Winterizing Your Dog is Nothing to Sniff At
By Angela Hook
Imagine yourself having to wear only one set of clothes, all year round, inside and out, whatever the weather conditions or activity. Imagine going from beside the fire to outside for a walk without putting on an extra layer.
It’s easy to forget that under that fur is flesh and blood, and that changes in temperature can have an impact on your dog’s health, wellbeing and enjoyment of activity with you over the winter months.
Fur is just fur – it doesn’t make your dog impervious to cold, visible in all conditions or waterproof. It does not give dogs super powers. It does not make a dog thermo-dynamic. It’s only fur! If it was as good as many of us think, we’d all have it!
There are some simple things you can do to help keep your pooch more safe and comfortable over the winter. Equipping your dog for the weather conditions is smart, not soft. Dogs that are warm and dry work and play with more enthusiasm, suffer fewer health issues and joint problems, require less food and let’s face it — a dry, clean dog is far nicer to have on your rug or in your car than a wet, dirty one.
Grrr … It’s Brrr
Dogs do suffer from cold related distress, particularly where conditions are wet and/or windy, if they are going from warm to cool areas, or from activity to rest outside. A reduction in their internal body temperature of even a few degrees below their normal 101.5 – 102.5F will bring on the effects of hypothermia.
Just like in humans, cold can interfere with normal metabolic functions and affect the internal organs. Watch for changes in energy levels, breathing and coordination. If your dog shows any of these signs warm them quickly and immediately using jackets, blankets and hot water bottles if possible.
Dogs also suffer from frostbite. Generally this affects the tips of the ears, paws, tail and in male dogs around the scrotum area – Well, imagine what would happen if you dragged your undercarriage through the snow!
Watch for skin that appears pale and is cold to the touch. Unlike treating hypothermia it is important to warm these areas slowly. As the blood returns the area may become red and swollen and will be painful. Monitor this closely and seek the advice of your vet if you suspect your dog has frostbite.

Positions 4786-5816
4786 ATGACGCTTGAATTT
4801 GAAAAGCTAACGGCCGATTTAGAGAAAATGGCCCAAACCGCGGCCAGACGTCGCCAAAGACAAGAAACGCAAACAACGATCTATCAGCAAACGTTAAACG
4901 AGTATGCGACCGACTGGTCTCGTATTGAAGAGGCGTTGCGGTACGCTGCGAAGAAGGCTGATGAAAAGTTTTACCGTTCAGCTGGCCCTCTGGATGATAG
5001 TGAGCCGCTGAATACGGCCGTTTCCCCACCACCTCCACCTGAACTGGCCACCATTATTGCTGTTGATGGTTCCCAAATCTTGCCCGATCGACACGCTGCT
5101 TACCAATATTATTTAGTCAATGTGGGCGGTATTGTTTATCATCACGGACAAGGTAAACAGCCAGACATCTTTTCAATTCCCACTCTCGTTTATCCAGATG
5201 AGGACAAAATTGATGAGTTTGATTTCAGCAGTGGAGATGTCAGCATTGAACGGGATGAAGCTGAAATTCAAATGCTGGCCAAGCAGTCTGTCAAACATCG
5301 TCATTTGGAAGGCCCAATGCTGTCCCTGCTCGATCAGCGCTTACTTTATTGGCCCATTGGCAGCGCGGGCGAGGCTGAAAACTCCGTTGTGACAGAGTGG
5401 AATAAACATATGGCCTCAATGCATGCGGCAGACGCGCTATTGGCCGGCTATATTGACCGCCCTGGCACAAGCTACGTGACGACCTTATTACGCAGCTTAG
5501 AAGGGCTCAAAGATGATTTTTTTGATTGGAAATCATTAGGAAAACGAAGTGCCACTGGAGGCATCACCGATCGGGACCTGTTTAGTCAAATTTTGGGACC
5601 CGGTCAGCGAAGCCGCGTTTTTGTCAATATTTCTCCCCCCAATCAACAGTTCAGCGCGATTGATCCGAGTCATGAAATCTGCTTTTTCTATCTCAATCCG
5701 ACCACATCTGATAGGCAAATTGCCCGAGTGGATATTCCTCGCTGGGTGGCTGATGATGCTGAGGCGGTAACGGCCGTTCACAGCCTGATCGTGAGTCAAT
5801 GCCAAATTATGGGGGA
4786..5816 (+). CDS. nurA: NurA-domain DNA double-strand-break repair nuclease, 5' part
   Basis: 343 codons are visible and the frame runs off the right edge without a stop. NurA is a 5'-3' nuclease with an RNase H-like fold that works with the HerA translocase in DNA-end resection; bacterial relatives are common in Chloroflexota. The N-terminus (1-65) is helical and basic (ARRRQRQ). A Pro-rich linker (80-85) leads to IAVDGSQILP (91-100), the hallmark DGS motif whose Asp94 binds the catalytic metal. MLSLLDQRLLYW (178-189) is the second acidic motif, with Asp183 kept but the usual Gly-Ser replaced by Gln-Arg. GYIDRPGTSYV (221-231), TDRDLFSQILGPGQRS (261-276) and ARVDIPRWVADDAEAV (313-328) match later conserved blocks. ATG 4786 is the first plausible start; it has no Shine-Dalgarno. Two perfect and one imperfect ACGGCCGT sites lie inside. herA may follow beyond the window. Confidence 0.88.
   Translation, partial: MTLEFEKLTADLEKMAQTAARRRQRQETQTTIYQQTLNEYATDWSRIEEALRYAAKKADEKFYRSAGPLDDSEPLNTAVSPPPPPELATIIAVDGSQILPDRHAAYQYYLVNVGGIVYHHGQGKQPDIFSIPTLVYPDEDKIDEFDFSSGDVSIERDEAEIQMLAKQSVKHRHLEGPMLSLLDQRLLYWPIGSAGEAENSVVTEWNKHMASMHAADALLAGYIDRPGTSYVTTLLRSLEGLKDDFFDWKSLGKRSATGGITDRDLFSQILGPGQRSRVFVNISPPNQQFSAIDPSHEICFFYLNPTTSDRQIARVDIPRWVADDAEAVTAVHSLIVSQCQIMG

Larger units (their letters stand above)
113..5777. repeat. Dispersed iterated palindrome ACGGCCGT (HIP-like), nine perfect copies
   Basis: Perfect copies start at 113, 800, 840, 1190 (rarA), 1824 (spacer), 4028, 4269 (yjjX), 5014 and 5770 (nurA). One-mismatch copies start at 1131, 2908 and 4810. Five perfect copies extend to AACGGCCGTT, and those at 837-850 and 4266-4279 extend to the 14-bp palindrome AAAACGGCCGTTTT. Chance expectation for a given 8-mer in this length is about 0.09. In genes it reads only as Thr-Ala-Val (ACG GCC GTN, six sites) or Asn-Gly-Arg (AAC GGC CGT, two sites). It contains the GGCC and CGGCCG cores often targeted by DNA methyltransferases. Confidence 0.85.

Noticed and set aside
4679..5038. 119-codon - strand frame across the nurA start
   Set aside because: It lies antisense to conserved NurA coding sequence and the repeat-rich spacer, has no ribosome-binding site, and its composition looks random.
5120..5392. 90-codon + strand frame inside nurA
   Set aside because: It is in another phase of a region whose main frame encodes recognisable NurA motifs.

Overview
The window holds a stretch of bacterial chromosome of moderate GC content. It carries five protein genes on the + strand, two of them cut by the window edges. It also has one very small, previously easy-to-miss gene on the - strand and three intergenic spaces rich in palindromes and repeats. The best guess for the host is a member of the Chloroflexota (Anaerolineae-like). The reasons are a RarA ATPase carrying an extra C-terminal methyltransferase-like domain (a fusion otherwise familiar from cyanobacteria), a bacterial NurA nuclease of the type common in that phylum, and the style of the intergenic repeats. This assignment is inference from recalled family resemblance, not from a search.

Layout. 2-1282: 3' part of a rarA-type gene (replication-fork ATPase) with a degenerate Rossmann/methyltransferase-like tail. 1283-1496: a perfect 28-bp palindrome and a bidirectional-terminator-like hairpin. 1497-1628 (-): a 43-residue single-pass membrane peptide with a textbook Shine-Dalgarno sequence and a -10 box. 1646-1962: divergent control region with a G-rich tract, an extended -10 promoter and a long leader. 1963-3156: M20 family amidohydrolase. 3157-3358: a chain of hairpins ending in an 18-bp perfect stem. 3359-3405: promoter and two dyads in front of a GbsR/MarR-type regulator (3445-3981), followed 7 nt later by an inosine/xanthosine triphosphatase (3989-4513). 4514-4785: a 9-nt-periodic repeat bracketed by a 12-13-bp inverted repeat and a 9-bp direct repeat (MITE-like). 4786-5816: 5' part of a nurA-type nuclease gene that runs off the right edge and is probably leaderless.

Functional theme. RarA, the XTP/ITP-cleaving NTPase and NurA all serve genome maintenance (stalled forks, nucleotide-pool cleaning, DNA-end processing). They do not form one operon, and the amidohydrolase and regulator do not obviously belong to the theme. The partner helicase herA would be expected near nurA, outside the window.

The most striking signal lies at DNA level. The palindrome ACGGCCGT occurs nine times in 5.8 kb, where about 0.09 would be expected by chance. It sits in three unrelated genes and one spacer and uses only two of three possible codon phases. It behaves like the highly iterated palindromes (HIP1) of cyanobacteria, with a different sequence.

Often prevention is better than a cure, so if it’s cold or wet consider a jacket for your dog. If Rover is short haired, a little thermally fragile, old or suffering from any kind of joint stiffness look for jackets that are light, warm and preferably breathable with good coverage over the belly, body and hips. This will help to insulate and stabilize their body temperature as they go from one temperature to another or from activity to rest.
If your dog has longer fur or a thicker coat a jacket could still benefit them by keeping them dry and clean through the winter. Again look for coats that offer protection without too much weight, cover their bodies right over the hips and don’t impede their movement.
Booties can be useful for winter hounds as they protect the pads of your dog’s paws from coarse or packed snow that can aggravate the pads and accumulate in the hair in between the pads. If your dog has long hair between its paws, consider trimming this to avoid snow packing in between the pads (imagine having snow packed between your bare toes). Like coats, look for boots that are light and have the least impact on your dog’s gait. Be prepared to lose a few as despite the best attempts of some excellent companies, dogs just aren’t very good at wearing shoes.
Be Safe, Be Seen
Winter can be a dangerous time for dogs out in both urban and wilderness areas. Consider high visibility gear for your dog when walking in winter traffic and anywhere that dogs can be mistaken for deer or other hunting targets.
Winter is also the time for holiday treats and festivities. From your dog’s point of view, two great things happen: first, trees come inside, and second, we put food on them. It’s like room service at the Bark Royal! But before leaving fido at home to guard the presents remember that holly, mistletoe and poinsettias are all toxic to dogs, and that chocolate, even in small amounts, can be lethal.
Winter is a great time to play outside and sometimes our dogs’ enthusiasm and persistence give us the encouragement we need to get outside when we’d rather not. Equipping your dog is no different to equipping yourself so look for the best quality, best functioning gear for the conditions you’re in.
Now stop reading this and get out and play! Yeah, like a dog.
Angela Hook is the Top Bitch/Director at D-fa Dogs, a New Zealand company making human-grade outdoor gear for dogs.